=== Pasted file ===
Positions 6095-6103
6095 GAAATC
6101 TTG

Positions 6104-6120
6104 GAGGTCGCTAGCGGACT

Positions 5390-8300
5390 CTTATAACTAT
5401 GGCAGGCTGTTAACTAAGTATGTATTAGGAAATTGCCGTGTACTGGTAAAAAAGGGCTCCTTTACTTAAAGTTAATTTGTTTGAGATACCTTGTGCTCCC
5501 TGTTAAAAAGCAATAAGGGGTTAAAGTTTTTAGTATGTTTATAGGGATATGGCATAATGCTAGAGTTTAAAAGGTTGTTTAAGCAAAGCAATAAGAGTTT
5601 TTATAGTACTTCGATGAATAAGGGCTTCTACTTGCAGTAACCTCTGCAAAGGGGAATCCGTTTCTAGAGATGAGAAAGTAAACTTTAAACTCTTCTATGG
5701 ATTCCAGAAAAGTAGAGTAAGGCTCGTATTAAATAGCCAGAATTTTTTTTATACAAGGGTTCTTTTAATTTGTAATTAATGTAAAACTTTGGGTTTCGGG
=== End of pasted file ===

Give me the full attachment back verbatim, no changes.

Positions 6095-6103
6095 GAAATC
6101 TTG

Positions 6104-6120
6104 GAGGTCGCTAGCGGACT

Positions 5390-8300
5390 CTTATAACTAT
5401 GGCAGGCTGTTAACTAAGTATGTATTAGGAAATTGCCGTGTACTGGTAAAAAAGGGCTCCTTTACTTAAAGTTAATTTGTTTGAGATACCTTGTGCTCCC
5501 TGTTAAAAAGCAATAAGGGGTTAAAGTTTTTAGTATGTTTATAGGGATATGGCATAATGCTAGAGTTTAAAAGGTTGTTTAAGCAAAGCAATAAGAGTTT
5601 TTATAGTACTTCGATGAATAAGGGCTTCTACTTGCAGTAACCTCTGCAAAGGGGAATCCGTTTCTAGAGATGAGAAAGTAAACTTTAAACTCTTCTATGG
5701 ATTCCAGAAAAGTAGAGTAAGGCTCGTATTAAATAGCCAGAATTTTTTTTATACAAGGGTTCTTTTAATTTGTAATTAATGTAAAACTTTGGGTTTCGGG